Precision Measurement in Biology

March 01, 2010, ESB 1001

Stephen Quake

Stanford University, Bioengineering


Is biology a quantitative science like physics? I will discuss the role of precision measurement in both physics and biology, and argue that in fact both fields can be tied together by the use and consequences of precision measurement. The elementary quanta of biology are twofold: the macromolecule and the cell. Cells are the fundamental unit of life, and macromolecules are the fundamental elements of the cell. I will describe how precision measurements have been used to explore the basic properties of these quanta, and more generally how the quest for higher precision almost inevitably leads to the development of new technologies, which in turn catalyze further scientific discovery. In the 21st century, there are no remaining experimental barriers to biology becoming a truly quantitative and mathematical science.

Speaker's Bio

Stephen Quake studied physics (BS 1991) and mathematics (MS 1991) at Stanford University before earning his doctorate in physics from Oxford University (1994) as a Marshall scholar. He then spent two years as a post-doc in Nobel Laureate Steven Chu’s group at Stanford University developing techniques to manipulate single DNA molecules with optical tweezers. In 1996 Quake joined the faculty of the California Institute of Technology, where he rose through the ranks and was ultimately appointed the Thomas and Doris Everhart Professor of Applied Physics and Physics. Quake moved back to Stanford University in 2004 to help launch a new department in Bioengineering, of which he is now co-Chair.

Stephen Quake invented the biological equivalent of the integrated circuit. He and his students developed the first microfluidic large scale integration (LSI) by fabricating chips with thousands of mechanical valves. This technology paved the way for large scale automation of biology at the nanoliter scale, and in recent years Quake and his collaborators have used it for applications as diverse as discovering a new drug for hepatitis C, mapping the genomes of unculturable environmental microbes, and measuring gene expression in individual cancer stem cells.

Quake’s group was the first to apply microfluidic technology to the determination of protein structure through x-ray crystallography. By showing that the unique fluid physics of nanoliter scale reactors allow one to control and manipulate the kinetics of protein growth in ways that are impossible at the macroscale, they developed a chip to screen protein crystal growth conditions that outperforms conventional methods by an impressive margin. This chip has been commercialized and is used in structural biology labs in industry and academia around the world.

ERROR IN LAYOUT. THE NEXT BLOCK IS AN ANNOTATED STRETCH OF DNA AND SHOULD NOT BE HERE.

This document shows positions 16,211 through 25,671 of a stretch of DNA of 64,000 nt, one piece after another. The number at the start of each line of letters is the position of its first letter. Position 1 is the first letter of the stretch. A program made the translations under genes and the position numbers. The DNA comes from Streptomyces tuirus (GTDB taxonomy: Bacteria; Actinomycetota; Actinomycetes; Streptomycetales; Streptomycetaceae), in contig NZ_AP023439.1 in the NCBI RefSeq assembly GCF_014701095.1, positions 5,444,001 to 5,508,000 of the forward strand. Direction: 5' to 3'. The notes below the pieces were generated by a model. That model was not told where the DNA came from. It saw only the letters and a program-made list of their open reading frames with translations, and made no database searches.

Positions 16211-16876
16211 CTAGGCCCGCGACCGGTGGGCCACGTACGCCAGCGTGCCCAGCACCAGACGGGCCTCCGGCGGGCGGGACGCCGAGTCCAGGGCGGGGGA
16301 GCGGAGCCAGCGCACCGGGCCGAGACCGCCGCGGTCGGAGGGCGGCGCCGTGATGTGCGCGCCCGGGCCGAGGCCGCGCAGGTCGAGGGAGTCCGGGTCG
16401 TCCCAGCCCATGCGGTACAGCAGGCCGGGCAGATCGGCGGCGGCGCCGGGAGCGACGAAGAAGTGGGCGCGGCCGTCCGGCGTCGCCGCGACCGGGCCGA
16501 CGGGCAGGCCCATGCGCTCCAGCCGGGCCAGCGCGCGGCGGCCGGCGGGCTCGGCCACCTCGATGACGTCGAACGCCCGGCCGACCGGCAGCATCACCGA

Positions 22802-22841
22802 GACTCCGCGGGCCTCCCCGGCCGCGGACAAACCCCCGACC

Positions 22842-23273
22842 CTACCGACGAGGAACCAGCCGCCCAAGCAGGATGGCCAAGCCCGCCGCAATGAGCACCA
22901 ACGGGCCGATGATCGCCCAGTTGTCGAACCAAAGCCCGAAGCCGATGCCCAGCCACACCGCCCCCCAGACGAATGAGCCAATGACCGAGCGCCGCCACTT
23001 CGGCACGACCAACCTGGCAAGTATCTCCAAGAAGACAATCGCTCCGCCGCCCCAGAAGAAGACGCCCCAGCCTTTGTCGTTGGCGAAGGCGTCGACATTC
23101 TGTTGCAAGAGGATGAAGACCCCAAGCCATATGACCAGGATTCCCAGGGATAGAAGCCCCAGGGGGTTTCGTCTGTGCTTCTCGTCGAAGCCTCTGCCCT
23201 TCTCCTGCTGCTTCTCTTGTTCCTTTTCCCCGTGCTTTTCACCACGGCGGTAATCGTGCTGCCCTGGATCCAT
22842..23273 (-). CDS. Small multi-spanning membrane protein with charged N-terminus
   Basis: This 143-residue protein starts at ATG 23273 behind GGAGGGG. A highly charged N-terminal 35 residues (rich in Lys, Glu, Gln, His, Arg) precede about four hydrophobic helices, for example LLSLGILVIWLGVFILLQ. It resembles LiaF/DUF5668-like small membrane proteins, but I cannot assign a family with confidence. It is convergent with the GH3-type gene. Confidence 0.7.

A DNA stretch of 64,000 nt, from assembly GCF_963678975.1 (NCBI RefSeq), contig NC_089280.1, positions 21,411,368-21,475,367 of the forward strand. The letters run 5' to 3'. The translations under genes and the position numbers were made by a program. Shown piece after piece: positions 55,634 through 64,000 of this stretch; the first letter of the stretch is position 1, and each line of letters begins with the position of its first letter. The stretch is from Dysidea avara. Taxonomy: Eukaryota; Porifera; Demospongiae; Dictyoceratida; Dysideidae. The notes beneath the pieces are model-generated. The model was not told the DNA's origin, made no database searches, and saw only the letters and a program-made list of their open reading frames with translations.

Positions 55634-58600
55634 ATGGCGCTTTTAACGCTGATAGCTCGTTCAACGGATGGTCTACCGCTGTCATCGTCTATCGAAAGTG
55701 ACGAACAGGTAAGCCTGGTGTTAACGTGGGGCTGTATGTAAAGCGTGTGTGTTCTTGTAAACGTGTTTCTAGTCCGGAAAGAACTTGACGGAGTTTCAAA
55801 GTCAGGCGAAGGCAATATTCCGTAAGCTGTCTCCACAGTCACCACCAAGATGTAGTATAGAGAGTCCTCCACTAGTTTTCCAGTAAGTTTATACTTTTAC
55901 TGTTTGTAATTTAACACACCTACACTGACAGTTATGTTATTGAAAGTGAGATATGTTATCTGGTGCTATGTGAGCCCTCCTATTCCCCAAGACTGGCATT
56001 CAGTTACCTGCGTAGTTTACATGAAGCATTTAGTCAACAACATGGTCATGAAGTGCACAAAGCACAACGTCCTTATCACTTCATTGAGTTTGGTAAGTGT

Quake used microfluidic plumbing to create combinatoric arrays of assays that give unique economies of scale in labor and reagent consumption; these dynamic arrays have also been commercialized and are used by major pharmaceutical companies and research organizations for applications ranging from managing salmon fisheries to studying cancer.

Quake also demonstrated the first successful single molecule DNA sequencing technology, which has been commercially developed and is a leading candidate to deliver the first $1,000 genome. In 2009 he and two co-workers sequenced his genome using the commercial version of the single molecule sequencing technology that he developed, an event that was widely reported in the popular press. He is one of the first half dozen people to have their entire genome sequenced and the only one to also have invented the sequencer used to obtain their genome. His contributions to genomics also include the development of the first non-invasive prenatal test for Down syndrome, which was enabled by next generation sequencing technologies, and the first measurement of the immune repertoire of an organism.

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